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Subject: TTR - Homemade/Downloaded Board Test Runs rss

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Stewart Bushman
United States
Silver Spring
Maryland
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I do occasionally roll on Shabbos.
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Yesterday, three friends and I all tested out 3 new TTR games that I printed out and mounted on foam-core board (you can see two pictures of them here: http://stoobush.blogspot.com/2008/11/homemade-ticket-to-ride....

The results:

Asia: http://www.pressefoto.dk/t2r/asia.php
This game took almost three hours, but it was worth it. There's not a lot of guidance from the website with regard to rules other than everyone starts with 90 trains. I had forgotten that there were blue (long) and yellow (short) routes in the cardset, so they were all shuffled together. When we play again, we'll probably deal out 2 blue and 2 yellow to everyone, keeping 2 (minimum) and discarding the blues forever, and then all draws would be from the yellow deck. We played with longest road bonus, but most routes bonus would work well with this one too. Overall, it's a great map with good balance and size. The cards are TTR: Europe/1910-sized, which is nice, although all of our unfamiliarity with the geography made finding cities tough. Also, the city names are in an unfortunate shade of red which also makes them hard to read. There are a few choke points, which didn't seem to really hurt anyone. The winner scored roughly 250. I came in last at 210 or so, which shocked me, since I thought I had this one in the bag.

London Underground: http://www.pressefoto.dk/t2r/tubemap.php
This game truly blew. I appreciate what the designer was trying to do aesthetically with the colored routes, but in the end, it meant that you would end up with dead cards in your hand because they were useless. The near-absence of grey routes makes this game virtually unplayable. If one were to give it another shot, I'd recommend implementing a 3:1 or 4:1 exchange for necessary color, like the Murmansk-Lieksa route in Nordic Countries. There are also lots of lousy routes, like 6-pointers that are only 6 trains long to complete. Longest route bonus would be meaningless, but implementing the most routes bonus made the difference in the game winner, who also won Asia. She scored around 120. I didn't even break 100, despite completing 2 blue routes. A plus was the oversized cards, a minus was that you had to hold the card at a right angle to align it with the map properly.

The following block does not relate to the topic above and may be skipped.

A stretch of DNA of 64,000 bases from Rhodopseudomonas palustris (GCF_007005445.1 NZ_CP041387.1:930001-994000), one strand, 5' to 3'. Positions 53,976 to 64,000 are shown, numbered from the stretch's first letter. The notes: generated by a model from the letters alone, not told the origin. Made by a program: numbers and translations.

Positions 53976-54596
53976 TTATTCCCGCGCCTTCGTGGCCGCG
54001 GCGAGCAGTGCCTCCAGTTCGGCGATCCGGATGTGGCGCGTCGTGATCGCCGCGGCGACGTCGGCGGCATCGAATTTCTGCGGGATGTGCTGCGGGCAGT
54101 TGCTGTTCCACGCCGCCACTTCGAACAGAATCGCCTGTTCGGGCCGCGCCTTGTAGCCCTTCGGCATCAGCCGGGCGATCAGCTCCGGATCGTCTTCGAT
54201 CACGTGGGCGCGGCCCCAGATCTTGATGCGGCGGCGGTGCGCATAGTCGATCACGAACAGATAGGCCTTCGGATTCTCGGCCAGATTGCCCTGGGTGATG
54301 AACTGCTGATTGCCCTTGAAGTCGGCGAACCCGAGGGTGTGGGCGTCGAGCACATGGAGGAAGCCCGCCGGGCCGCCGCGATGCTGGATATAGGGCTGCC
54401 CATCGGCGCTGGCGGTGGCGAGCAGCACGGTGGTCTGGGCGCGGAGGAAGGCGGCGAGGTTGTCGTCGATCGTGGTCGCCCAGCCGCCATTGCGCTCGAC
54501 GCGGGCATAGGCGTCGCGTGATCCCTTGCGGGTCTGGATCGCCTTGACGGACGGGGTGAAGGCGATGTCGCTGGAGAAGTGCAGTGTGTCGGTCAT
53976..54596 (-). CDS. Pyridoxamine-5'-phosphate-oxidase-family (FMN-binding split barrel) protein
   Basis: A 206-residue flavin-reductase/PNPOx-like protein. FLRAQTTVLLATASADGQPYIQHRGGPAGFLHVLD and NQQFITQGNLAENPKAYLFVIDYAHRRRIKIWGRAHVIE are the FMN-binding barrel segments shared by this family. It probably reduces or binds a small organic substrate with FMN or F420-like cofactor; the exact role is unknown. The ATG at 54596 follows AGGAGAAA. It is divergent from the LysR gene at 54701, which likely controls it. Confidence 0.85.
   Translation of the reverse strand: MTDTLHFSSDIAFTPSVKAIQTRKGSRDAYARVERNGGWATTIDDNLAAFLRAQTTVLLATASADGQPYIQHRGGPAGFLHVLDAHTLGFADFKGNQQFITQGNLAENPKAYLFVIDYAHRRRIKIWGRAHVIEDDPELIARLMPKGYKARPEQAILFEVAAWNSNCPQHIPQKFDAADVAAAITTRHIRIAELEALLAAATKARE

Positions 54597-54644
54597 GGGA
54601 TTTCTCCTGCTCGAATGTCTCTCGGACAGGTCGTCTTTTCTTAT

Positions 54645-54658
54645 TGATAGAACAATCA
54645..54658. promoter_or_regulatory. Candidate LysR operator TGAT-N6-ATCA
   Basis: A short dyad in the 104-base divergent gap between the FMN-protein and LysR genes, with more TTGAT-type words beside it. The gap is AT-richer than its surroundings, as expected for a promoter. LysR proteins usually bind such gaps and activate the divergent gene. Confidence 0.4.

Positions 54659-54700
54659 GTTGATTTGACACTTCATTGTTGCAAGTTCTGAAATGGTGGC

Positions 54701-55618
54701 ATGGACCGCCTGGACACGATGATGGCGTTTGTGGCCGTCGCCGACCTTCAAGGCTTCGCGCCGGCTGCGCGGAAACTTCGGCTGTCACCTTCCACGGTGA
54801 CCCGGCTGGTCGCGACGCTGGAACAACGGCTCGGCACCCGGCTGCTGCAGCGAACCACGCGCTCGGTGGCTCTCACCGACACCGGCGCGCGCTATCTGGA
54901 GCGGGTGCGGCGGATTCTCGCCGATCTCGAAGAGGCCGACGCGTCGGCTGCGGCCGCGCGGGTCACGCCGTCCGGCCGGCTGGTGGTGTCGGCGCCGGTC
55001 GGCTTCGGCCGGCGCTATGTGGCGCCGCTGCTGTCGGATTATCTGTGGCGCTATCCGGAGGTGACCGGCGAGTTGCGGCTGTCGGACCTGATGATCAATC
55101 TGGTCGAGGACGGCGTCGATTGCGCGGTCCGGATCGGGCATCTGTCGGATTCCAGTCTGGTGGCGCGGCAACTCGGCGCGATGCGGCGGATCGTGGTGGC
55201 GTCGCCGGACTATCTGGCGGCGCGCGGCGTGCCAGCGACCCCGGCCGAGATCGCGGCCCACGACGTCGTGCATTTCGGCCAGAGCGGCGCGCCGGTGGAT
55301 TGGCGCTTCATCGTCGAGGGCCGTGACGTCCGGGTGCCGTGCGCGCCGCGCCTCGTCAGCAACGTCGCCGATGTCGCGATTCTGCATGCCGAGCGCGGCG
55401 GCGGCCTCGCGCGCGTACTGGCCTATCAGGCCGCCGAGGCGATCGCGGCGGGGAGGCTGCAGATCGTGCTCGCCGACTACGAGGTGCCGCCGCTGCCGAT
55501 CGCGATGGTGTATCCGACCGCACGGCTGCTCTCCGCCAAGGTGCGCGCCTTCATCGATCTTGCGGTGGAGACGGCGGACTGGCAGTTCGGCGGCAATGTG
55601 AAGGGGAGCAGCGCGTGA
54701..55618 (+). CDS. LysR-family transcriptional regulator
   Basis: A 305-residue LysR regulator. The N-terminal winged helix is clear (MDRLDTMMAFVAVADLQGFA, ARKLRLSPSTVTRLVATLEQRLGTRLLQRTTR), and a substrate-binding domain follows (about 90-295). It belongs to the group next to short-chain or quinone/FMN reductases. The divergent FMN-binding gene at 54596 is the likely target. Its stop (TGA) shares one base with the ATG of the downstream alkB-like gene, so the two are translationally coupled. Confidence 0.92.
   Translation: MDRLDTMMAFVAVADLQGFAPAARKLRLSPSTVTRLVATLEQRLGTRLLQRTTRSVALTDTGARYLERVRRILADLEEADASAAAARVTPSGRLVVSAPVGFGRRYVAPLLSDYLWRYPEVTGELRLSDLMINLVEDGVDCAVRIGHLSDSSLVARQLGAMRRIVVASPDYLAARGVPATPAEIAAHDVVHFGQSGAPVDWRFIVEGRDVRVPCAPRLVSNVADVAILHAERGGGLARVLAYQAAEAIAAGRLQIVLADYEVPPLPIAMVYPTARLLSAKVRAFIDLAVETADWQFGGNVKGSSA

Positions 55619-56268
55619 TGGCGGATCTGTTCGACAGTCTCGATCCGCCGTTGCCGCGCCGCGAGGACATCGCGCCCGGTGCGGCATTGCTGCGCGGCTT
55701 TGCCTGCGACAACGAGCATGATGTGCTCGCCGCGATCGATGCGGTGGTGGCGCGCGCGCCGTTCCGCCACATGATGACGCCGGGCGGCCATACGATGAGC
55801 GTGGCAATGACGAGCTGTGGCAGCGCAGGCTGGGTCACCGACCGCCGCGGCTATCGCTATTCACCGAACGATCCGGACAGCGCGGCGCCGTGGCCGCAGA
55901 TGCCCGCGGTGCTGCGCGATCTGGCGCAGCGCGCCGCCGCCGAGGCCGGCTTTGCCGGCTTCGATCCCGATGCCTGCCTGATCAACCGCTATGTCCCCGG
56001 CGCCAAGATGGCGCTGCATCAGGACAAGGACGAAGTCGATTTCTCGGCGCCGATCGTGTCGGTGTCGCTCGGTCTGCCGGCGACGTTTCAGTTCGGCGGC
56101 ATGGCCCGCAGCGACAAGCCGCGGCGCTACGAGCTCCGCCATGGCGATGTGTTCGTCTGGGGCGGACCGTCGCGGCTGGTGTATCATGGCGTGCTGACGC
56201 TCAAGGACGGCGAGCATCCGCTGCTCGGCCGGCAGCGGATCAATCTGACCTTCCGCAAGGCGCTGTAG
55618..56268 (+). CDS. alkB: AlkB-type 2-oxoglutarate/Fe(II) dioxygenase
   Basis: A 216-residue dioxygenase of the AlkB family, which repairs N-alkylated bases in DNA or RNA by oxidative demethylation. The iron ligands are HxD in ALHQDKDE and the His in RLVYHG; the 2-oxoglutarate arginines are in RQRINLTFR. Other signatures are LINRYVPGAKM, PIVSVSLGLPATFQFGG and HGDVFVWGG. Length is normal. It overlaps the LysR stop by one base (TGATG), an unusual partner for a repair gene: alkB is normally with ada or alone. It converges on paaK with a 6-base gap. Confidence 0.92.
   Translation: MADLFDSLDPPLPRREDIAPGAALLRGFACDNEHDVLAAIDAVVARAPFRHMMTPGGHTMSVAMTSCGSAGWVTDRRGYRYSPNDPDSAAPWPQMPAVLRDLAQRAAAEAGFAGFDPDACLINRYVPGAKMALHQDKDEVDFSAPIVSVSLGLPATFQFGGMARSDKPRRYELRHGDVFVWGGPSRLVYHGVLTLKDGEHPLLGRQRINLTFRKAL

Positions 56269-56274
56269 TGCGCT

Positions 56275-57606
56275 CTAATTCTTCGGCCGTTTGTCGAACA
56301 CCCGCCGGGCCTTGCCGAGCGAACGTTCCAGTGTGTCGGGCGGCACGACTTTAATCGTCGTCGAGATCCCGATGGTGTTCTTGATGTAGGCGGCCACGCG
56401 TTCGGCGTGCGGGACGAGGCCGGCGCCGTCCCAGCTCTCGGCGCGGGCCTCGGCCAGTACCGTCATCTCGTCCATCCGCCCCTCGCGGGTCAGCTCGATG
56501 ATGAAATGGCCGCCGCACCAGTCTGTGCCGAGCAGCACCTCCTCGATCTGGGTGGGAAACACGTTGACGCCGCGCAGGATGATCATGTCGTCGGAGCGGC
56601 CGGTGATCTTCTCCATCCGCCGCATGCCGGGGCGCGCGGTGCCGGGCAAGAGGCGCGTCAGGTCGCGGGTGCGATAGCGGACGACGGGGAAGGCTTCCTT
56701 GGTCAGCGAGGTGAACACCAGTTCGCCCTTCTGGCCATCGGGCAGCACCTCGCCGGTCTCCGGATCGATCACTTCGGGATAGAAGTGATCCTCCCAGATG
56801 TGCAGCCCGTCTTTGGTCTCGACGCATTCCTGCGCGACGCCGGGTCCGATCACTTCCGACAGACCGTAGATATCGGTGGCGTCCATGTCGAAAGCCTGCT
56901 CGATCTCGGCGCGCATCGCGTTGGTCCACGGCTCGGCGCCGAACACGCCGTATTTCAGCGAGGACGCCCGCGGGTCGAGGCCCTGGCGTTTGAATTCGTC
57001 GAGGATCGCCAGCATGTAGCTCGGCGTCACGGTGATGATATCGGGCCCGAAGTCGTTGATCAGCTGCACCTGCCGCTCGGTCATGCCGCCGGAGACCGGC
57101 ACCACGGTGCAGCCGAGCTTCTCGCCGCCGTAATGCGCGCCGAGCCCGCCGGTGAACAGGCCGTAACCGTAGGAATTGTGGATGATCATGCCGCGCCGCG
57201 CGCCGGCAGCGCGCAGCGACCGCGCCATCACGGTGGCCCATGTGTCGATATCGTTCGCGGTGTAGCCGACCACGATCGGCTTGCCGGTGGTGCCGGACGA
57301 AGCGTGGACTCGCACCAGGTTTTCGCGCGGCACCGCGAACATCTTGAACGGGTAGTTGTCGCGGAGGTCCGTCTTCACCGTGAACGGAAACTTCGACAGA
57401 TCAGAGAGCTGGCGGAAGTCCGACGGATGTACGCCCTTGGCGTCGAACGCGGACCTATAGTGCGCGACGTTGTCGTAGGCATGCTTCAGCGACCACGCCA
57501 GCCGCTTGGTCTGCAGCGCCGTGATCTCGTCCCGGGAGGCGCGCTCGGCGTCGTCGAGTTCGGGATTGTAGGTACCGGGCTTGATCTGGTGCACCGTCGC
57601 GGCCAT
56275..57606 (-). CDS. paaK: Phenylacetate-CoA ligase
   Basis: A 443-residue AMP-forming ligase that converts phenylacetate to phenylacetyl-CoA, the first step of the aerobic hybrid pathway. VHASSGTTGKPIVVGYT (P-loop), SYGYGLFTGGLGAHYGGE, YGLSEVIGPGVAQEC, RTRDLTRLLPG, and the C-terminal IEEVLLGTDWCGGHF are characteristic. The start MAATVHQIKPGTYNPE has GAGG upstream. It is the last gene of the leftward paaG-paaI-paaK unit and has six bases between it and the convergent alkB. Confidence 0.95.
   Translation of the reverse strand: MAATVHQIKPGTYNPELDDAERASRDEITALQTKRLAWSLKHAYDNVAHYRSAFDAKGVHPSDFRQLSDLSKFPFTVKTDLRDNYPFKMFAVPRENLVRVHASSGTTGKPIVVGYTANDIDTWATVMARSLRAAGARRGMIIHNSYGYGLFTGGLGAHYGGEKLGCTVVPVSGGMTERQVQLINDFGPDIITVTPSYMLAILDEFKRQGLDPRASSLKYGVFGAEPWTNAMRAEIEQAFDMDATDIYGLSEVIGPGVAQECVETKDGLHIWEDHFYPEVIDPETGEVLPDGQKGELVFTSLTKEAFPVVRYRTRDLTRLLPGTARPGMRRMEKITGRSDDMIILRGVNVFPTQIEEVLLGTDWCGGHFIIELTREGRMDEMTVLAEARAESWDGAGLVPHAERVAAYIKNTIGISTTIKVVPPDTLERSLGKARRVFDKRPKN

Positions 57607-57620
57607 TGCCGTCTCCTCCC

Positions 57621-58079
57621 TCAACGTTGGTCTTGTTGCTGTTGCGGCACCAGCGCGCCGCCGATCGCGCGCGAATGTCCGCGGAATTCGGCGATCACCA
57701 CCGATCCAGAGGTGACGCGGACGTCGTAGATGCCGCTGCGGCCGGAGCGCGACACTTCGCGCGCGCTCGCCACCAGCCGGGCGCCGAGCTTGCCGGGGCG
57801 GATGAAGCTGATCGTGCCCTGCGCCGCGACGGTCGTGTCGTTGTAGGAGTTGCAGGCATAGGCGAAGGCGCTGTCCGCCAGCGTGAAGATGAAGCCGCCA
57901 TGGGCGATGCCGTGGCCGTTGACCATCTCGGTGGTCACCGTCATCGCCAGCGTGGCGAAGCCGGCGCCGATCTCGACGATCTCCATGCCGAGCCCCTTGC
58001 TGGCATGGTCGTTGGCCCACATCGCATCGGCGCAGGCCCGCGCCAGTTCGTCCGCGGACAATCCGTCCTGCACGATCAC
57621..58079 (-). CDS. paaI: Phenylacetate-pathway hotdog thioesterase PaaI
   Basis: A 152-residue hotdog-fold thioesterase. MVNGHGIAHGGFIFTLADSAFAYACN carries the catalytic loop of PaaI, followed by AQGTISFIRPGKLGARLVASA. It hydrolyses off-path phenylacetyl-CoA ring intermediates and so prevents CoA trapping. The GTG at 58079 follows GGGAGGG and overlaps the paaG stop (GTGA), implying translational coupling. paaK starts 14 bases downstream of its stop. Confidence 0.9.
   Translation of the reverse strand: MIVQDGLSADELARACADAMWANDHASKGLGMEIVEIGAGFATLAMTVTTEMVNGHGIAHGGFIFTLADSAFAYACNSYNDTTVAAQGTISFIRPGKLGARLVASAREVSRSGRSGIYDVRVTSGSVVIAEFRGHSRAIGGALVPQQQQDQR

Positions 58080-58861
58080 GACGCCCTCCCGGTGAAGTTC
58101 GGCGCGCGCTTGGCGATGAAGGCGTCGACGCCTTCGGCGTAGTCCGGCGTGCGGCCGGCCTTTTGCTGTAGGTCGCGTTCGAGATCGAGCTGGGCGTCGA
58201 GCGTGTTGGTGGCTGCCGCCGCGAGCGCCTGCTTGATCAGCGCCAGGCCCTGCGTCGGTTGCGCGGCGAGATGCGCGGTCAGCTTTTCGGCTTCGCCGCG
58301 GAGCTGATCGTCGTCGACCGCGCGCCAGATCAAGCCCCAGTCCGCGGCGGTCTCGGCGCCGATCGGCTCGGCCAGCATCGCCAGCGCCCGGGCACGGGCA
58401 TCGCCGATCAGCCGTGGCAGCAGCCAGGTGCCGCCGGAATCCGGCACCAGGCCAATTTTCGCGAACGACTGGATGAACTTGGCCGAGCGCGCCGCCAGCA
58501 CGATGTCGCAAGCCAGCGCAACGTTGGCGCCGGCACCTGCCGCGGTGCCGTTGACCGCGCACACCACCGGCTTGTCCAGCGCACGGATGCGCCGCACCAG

France: http://www.bdenvrac.com/aventuriers-du-rail/france.html
This game I liked a lot, and it wasn't just because I won it. The author implemented TGV (http://en.wikipedia.org/wiki/Tgv) routes, which are high-point ones that require 3 wilds each. This made the initial game strategy interesting, since there were races to acquire wilds just to complete the TGV routes, whether or not they contributed to your route-completion goals. Fortunately a confusion between red and orange (a common problem on these printed boards...pink/red is also problematic) gave me the Paris-Lyon TGV route, which lead to the Lyon-Marseille TGV route, and since I had Paris-Montpelier, I was in pretty good shape. I'd have to play this one a few more times to really get a feel for the card balance, but it seemed that I was the beneficiary of several overlapping Southern France routes, so much so that I ran away with this game, scoring 190 points. We played this game with no bonuses, but both longest road and most routes would be appropriate, if desired. One nice thing about this game is it came with some blank cards, so interesting routes can be added, if desired. One negative is that the cards are original-TTR small, and the front-to-back printing didn't work all that well (lots of offsets on the card faces). I may try to fix that.

-S
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Guillaume Le Be
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Nice review Stoobush.

I have not printed Asia yet but it is good to know that the map actually play nicely. It gives more incentive to actually print the map.

I Have printed the map of France. Actually i did a little trick to print it on 6 A3, which made the manipulation after so much easier and the map looks almost like an original ticket to ride one. I have easy access to A3 printing, so this trick is for the one with good A3 printing.

First i worked from the whole map. Using photoshop I divided it in 6 parts. It takes only a few minutes to do. You just have to create a "guide" at the centre (vertical) and then create 2 more horizontal guide to make it in 6 equal parts. Then you save this version, and from it you use the crop tool along the guides to create 6 files, one for each A3. To make things even better you can scale up each sheet to 107% when you are printing. Printing Advice: print it as a photo quality, it comes out great!

Stoobush do you know how to create a map? I am currently learning photoshop to do that but it is long and painful! So if anyone can gives me some advices, tips or even help it would be really nice!
 
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